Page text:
5 min read
In this guide, we will learn about the Polygon zkEVM protocol, which combines cryptographic zero-knowledge proofs and the Ethereum Virtual Machine (EVM) to provide a Layer-2 Rollup solution.
What is Polygon?
Polygon, previously known as Matic, is a blockchain platform offering diverse blockchain solutions. Their most popular offering is Polygon PoS, a Layer 2 proof-of-stake blockchain providing low-cost transactions, full EVM compatibility, and web3 community support.
Not only does Polygon support a full fledge of blockchain solutions, but they have also partnered with some of the biggest companies in the world, such as Starbucks, Disney, Reddit, and Meta to offer decentralized products such as NFTs, the Metaverse and an accelerator program to further web3 innovation.
What is Polygon zkEVM?
Polygon zkEVM is an exciting new development in the world of Ethereum-compatible blockchains. It combines two powerful technologies, zero-knowledge proofs (aka zk-proofs) and Ethereum Virtual Machine (EVM), to create a highly scalable and secure blockchain solution.
So what does that mean exactly? Well, let's break it down. First, let's talk about zero-knowledge proofs. These are cryptographic proofs that allow a party to prove the authenticity of a piece of data without revealing any additional information. For example, let's say you have a friend who doesn't believe you have a superpower. You claim that you can unlock any door without a key. To prove your claim, you could use a zero-knowledge proof by asking your friend to choose any door and not show you the key. Then, you can approach the door and unlock it without a key. Your friend can see that the door is unlocked, but they still don't know how you did it or what your secret method is. This is a zero-knowledge proof because you proved your claim without revealing any information about your method.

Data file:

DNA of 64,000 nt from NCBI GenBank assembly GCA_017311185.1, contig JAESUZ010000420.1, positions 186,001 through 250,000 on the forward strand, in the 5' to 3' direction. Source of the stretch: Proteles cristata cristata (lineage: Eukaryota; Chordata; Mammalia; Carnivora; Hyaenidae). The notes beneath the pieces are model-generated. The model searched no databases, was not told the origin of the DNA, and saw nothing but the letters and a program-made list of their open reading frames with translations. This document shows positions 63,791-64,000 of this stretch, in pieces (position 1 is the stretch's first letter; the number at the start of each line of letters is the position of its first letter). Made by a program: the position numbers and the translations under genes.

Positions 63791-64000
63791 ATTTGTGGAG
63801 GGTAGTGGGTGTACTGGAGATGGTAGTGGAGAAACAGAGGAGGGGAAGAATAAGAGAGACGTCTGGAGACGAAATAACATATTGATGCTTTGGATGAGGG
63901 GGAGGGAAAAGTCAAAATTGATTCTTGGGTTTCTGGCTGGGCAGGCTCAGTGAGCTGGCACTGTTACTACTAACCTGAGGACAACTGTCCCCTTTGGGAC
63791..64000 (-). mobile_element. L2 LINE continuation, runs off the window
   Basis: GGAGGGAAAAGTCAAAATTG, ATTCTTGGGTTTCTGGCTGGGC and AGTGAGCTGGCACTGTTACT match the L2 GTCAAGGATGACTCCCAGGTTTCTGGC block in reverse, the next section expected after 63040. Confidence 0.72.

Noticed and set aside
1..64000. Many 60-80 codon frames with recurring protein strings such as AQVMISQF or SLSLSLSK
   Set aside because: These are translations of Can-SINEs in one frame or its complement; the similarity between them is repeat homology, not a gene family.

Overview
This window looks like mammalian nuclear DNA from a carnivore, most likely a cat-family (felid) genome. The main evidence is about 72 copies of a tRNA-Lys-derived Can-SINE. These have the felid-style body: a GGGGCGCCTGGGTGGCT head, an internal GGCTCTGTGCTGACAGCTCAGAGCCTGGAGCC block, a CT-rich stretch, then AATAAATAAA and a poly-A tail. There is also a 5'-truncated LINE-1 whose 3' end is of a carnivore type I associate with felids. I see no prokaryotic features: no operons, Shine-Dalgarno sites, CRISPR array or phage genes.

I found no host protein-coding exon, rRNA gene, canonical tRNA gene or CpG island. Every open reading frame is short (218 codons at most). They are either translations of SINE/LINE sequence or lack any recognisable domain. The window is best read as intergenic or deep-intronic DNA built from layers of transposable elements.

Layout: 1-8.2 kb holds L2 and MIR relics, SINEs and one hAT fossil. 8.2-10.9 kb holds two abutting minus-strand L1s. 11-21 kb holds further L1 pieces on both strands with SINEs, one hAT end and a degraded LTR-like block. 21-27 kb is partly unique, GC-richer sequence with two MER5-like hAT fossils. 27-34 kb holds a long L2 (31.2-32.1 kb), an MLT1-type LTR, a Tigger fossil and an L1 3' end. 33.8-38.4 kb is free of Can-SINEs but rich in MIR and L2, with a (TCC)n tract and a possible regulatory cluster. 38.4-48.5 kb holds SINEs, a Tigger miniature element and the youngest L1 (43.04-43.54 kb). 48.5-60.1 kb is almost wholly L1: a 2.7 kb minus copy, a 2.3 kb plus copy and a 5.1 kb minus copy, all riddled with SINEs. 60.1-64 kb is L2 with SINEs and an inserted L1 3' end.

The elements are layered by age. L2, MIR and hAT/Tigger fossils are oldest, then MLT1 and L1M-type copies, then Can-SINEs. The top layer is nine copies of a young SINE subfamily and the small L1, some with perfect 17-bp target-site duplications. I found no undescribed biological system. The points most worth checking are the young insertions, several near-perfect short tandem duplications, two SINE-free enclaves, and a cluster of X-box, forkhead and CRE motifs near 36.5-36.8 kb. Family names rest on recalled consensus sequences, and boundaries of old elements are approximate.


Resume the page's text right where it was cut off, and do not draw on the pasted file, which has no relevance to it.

By using zero-knowledge proofs, it's possible to prove that a transaction is valid without revealing any sensitive information about the transaction itself. This makes it possible to build more secure and private blockchains, which is a huge benefit in today's digital world. To learn more about zero-knowledge proofs, check out this QuickNode Guide - Intro to Zero-Knowledge Proofs.
Next, let's talk about the Ethereum Virtual Machine (EVM). This is the software that runs on the Ethereum blockchain and allows developers to write smart contracts. Smart contracts are self-executing contracts that are stored on the blockchain and can be programmed to execute when certain conditions are met automatically.
What does this all mean for users transacting on the chain? The Polygon zkEVM Mainnet Beta will be at least one order of magnitude cheaper than Ethereum. Users can expect to pay around ~$0.000084 for a single transaction, which should have a finality of ~2-3 seconds.
Now, let's briefly dive deeper into the architecture of the zkEVM protocol.
At the heart of the Polygon zkEVM is three components, the Trusted Sequencer, Trusted Aggregator, and Consensus Contract.
- The Trusted Sequencer generates and publishes proofs of valid state transitions and is supported by a network of Trusted Aggregators, which help to process and validate transactions in a scalable and efficient manner.
- The Trusted Aggregator retrieves L2 batches from the Trusted Sequencer and generates zk-proofs attesting to the validity of the batches' integrity. These ZK proofs are generated using a special off-chain EVM interpreter.